Nutrien Ag Solutions, Inc. v. Holley
OPINION. Signed by Honorable Judge Myron H. Thompson on 11/15/2023. (am, )
IN THE DISTRICT COURT OF THE UNITED STATES FOR THE
MIDDLE DISTRICT OF ALABAMA, NORTHERN DIVISION
NUTRIEN AG SOLUTIONS,
INC., f/k/a Crop
Production Services, Inc., )
JOHN T. HOLLEY,
CIVIL ACTION NO.
action for breach of contract against defendant John T.
Jurisdiction is proper under 28 U.S.C. § 1332
default against Holley at the request of Nutrien.
cause is now before the court on Nutrien’s motion for
entry of default judgment, which seeks damages in the
amount of $ 144,536.58 (plus interest), attorneys’ fees
in the amount of $ 4,504.25, and costs in the amount of
I. DEFAULT JUDGMENT STANDARD
Default alone does not warrant entry of a default
See Tyco Fire & Sec. LLC v. Alcocer, 218 F.
App’x 860, 863 (11th Cir. 2007)).
“[A] default is not
liability and of the plaintiff’s right to recover,’ but
is instead merely ‘an admission of the facts cited in
the Complaint, which by themselves may or may not be
Capitol Recs. v. Carmichael, 508 F. Supp. 2d 1079, 1083
However, “[t]he defendant is not held to admit facts
that are not well-pleaded or to admit conclusions of
Nishimatsu Constr. Co. v. Houston Nat’l Bank,
515 F.2d 1200, 1206 (5th Cir. 1975) (emphasis omitted).1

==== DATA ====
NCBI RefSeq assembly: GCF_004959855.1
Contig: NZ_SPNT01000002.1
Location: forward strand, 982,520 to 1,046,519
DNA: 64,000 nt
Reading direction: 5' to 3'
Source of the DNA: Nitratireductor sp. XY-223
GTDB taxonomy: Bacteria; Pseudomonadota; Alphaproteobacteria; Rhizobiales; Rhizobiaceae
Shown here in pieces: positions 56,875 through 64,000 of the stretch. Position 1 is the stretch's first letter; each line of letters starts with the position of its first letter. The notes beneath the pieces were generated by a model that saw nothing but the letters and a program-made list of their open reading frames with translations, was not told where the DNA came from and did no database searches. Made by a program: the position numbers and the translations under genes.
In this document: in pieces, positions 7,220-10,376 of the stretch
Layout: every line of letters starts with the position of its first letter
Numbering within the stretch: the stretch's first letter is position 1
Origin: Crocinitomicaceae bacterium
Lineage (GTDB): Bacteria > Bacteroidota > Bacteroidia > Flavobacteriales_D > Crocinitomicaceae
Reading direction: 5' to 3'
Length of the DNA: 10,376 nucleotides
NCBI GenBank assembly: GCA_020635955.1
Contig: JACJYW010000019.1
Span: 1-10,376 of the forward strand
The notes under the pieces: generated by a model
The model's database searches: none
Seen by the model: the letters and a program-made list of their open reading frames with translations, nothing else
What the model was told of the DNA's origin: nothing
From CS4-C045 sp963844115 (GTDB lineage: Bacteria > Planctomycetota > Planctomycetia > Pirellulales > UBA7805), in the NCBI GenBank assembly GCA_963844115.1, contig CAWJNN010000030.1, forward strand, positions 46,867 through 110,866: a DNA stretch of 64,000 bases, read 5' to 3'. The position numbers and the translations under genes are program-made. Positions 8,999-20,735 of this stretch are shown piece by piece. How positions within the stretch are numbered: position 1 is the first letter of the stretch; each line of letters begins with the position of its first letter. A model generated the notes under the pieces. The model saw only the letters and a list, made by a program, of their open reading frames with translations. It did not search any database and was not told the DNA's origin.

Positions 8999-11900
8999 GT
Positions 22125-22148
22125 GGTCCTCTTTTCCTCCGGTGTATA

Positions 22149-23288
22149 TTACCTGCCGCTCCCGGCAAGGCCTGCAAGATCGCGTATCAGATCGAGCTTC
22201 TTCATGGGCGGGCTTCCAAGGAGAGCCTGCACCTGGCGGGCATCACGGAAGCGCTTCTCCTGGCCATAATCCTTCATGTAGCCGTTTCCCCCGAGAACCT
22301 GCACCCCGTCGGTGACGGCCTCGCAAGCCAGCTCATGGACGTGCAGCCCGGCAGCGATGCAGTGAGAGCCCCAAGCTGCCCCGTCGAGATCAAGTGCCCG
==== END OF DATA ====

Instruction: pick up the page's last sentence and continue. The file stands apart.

A default judgment, including the specific nature
and extent of the relief sought, must be adequately
1. In Bonner v. City of Prichard, 661 F.2d 1206,
1209 (11th Cir. 1981) (en banc), the Eleventh Circuit
Court of Appeals adopted as binding precedent all
decisions of the former Fifth Circuit handed down prior
to the close of business on September 30, 1981.
supported in the record.
See Anheuser–Busch, Inc. v.
Philpot, 317 F.3d 1264, 1266 (11th Cir. 2003) (“A court
has an obligation to assure that there is a legitimate
basis for any damage award it enters....”).
See Antoine v. Atlas Turner, Inc., 66
F.3d 105, 111 (6th Cir. 1995) (“Use of affidavits in
Based on the well pleaded factual allegations of
the complaint and the declarations submitted by Wendy
Glass and Patrick L. W. Sefton in support of the motion
On August 23, 2022, Nutrien and Holley signed a
promissory note that obligated Holley to repay Nutrien
for the value of goods and services it had provided to
$ 297,760.93 in principal, $ 47,121.78 in interest, and
$ 16,888.04 in late charges.
Interest accrued on the
principal balance at a rate of 9 % per annum.
prescribed a payment schedule, under which Holley would
pay down $ 225,000 of the total on September 1, 2022;
October 1, 2022; and November 1, 2022.
outstanding charges were due, was February 1, 2023.
the event of default, the note required Holley to pay
Nutrien’s attorneys’ fees and costs.
Holley made one $ 225,000 payment in October 2022
but otherwise failed to pay off the note.
the October payment and interest, he owes Nutrien a
$ 54,862.61 in interest, $ 16,888.04 in late charges,
and $ 25.00 in non-sufficient funds fees.2
2. The outstanding principal due under the loan
does not, by itself, satisfy the amount-in-controversy